Journal of Applied Physiology

Effect of blood volume on sweating rate and body fluids in exercising humans

S. M. Fortney, E. R. Nadel, C. B. Wenger, J. R. Bove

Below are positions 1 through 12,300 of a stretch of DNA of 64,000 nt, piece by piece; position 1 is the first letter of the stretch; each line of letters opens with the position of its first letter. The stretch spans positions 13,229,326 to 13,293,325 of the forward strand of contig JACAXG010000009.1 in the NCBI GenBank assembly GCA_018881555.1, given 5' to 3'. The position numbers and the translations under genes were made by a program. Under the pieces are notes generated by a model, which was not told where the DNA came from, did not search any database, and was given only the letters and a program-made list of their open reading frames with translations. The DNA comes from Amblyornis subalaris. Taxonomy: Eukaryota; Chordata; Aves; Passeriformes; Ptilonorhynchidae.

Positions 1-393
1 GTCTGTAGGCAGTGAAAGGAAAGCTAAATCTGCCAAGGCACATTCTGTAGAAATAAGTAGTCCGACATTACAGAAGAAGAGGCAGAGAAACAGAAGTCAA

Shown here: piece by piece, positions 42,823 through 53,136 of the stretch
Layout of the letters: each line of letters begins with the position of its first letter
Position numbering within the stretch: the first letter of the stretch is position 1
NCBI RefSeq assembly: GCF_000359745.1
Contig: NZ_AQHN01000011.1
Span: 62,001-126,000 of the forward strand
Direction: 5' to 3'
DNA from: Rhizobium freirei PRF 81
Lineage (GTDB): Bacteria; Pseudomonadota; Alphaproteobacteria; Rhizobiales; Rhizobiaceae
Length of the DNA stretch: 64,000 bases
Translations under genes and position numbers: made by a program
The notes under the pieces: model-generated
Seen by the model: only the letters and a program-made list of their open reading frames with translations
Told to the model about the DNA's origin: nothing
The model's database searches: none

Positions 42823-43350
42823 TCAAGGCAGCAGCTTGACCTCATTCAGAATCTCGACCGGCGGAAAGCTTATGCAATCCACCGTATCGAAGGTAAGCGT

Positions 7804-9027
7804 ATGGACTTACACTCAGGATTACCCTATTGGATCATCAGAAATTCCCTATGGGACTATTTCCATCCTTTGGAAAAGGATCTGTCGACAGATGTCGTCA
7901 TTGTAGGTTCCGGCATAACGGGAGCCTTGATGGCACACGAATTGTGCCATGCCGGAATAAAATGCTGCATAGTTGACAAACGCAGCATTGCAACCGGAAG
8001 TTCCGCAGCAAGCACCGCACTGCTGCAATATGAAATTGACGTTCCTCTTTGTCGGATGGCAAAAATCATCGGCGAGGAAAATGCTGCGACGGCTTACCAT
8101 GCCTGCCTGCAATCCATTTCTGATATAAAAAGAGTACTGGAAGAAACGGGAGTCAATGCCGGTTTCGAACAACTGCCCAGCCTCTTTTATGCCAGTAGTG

Five relatively fit men performed cycle ergometer exercise (65–70% VO2max) for up to 30 min at 30 degrees C, 40% rh. The data from control (normo-volemic), hypovolemic [8.7% reduction in blood volume (BV) induced by diuretics], and hypervolemic [7.9% expansion of BV induced by infusion if isotonic serum albumin] tests revealed significant effects of BV on body fluid and sweating responses. During control exercise, BV decreased an average (+/- SE) 370 +/- 64 ml at 20 min. A significantly smaller loss occurred after 20 min of hypovolemic exercise (270 +/- 29 ml). The decrease in BV during 30 min of hypervolemic exercise (541 +/- 43 ml) was significantly greater than during control (421 +/- 50 ml). Blood volume reduction also significantly altered the control of sweating rate independent of changes in plasma osmolality. The slope of the sweating rate-to-esophageal temperature relationship (SR/Tes) was significantly reduced from the mean value of 1.07 +/- 0.16 and 1.09 +/- 0.18 mg X min-1 X cm-2 X degrees C-1 during control tests, measured from the chest and arm, respectively, to 0.64 +/- 0.11 and 0.63 +/- 0.11 mg X min-1 X cm-2 X degrees C-1 during hypovolemia. The SR/Tes slope was unchanged in hypovolemia over active tissues (calf). Hypervolemia had no effect on the control of sweating at any site. Both the body fluid and sweating responses during hypovolemia act to conserve circulating blood volume during exercise.